“Hey Tom, I’ve decided to become a Stoic!”
“Why Dave?” said Tom, with a perplexed look.
“Because to cope with aging you need the teachings of Stoicism.”
Tom had a quizzical look on his face.
“Here’s a definition of a Stoic: a person who can ENDURE pain and hard times without showing their feelings or complaining plus the ability to ACCEPT the hard times of aging. You can’t fight or resist the uncontrollable or the unchangeable, if you try, you SUFFER!”
“What are some of the teachings of Stoicism?”
“The basic teachings are: That we don’t control external events or nature. All we can rely on is ourselves and our responses.
It seeks to remind us that we live in an unpredictable world and how brief our life is.
How to be strong in the face of life’s problems.”
“Sounds good, Dave, tell me more.”
“Well Tom, here’s something to lighten your day.
Think of a marble bust of Writer Dave right alongside the busts of Marcus Aurelius, Epictetus and Seneca!
They were the Big Three of Stoicism.”
“Sounds great, Dave. I suggest you get a bunch made up so you can sell them at the car boot sale!”
We both laughed uncontrollably.
“Now lets get serious, Dave. What led you to Stoicism?”
“Well Tom, I came across an article on “Changes in the Body and Mind with Aging.”
The article was twenty pages long!
It read like a horror story, everything was going to pot!
I then realised I would need come powerful philosophy, such as Stoicism, to cope.”
“Anything else, Dave?”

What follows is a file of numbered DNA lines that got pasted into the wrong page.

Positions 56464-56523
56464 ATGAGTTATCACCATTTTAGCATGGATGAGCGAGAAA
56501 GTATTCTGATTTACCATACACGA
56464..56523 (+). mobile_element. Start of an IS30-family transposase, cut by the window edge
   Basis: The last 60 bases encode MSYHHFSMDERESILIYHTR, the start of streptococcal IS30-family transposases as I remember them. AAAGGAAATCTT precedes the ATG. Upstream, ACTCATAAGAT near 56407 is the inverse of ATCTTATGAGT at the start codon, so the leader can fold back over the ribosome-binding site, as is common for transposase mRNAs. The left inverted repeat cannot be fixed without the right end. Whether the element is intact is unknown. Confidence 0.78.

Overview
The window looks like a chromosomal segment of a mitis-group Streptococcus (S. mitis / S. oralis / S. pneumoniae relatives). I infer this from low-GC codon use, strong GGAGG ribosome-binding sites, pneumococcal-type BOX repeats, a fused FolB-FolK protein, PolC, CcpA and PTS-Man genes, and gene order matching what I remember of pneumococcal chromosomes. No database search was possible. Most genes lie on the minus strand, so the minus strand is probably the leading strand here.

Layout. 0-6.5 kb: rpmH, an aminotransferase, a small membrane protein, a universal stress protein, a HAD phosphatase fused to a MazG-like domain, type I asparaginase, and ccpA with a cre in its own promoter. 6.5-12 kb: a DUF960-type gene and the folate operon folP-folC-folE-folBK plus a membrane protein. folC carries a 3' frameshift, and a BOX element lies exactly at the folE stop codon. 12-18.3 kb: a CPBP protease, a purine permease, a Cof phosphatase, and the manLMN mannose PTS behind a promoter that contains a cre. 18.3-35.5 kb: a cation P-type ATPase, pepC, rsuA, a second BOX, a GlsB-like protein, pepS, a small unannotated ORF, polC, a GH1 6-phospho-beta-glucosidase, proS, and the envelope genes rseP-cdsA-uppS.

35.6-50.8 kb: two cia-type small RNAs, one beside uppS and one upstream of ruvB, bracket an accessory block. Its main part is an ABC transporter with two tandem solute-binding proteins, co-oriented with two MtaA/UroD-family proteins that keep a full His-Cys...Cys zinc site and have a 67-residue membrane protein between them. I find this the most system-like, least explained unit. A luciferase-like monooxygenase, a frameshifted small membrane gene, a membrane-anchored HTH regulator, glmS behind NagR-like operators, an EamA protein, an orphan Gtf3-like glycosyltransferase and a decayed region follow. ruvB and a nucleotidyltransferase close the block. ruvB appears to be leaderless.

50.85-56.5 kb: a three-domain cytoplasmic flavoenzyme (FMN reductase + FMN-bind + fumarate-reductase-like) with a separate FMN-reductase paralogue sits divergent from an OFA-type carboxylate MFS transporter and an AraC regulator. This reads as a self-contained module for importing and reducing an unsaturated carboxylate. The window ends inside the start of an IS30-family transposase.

“Next to the article on Aging were some existential questions for the Elderly:
How will you deal with mortality?
How will you deal with transitoriness?
Do you feel the senselessness of being old?
These questions shook me up even more.”
“Wow! That’s scary, Dave.”
“Right! So I propose we have a few discussions on how to be a Stoic.”
“Okay by me, Dave. Where do we start?”
“Well, lets start with the Stoic idea of turning an obstacle upside down.
If you turn a problem upside down, every bad situation or experience becomes a new source of good.”
“Hey Dave, run that by me again!”
“To a Stoic, everything is an opportunity.
Lets say you’re living with a bad situation which is unchangeable. You endure it by accepting it completely, which in turn makes you strong and resilient.
This eases your suffering.”
“Dave, I read somewhere that everything is Ephemeral, lasting only a short time. Is that a teaching?”
“Right Tom, you just had a philosophical moment!!!
If everything is ephemeral, the present is all that matters, it’s the only life you have.
Being a good person and doing the right thing, right now, that’s what matters to a Stoic.”
“One of the most important stoic exercises is: Amor Fati, a love of fate. In other words, bear what is necessary and embrace it. By accepting your fate, your situation, you ease the mental suffering.
This is the stoic mindset that you take on for making the BEST out of anything that happens, no matter how challenging.”
We both pondered our discussion so far.
“Well Tom, what do you think?
Will Stoicism give you peace of mind?”
“Yes Dave, but I think we have to delve into it further and practice it on a daily basis.”
“We will, Buddy, in further blogs.
In conclusion I will say:
Stoicism is for us who live our lives in the Real World.
That’s good for us because you and I are Realists!!!”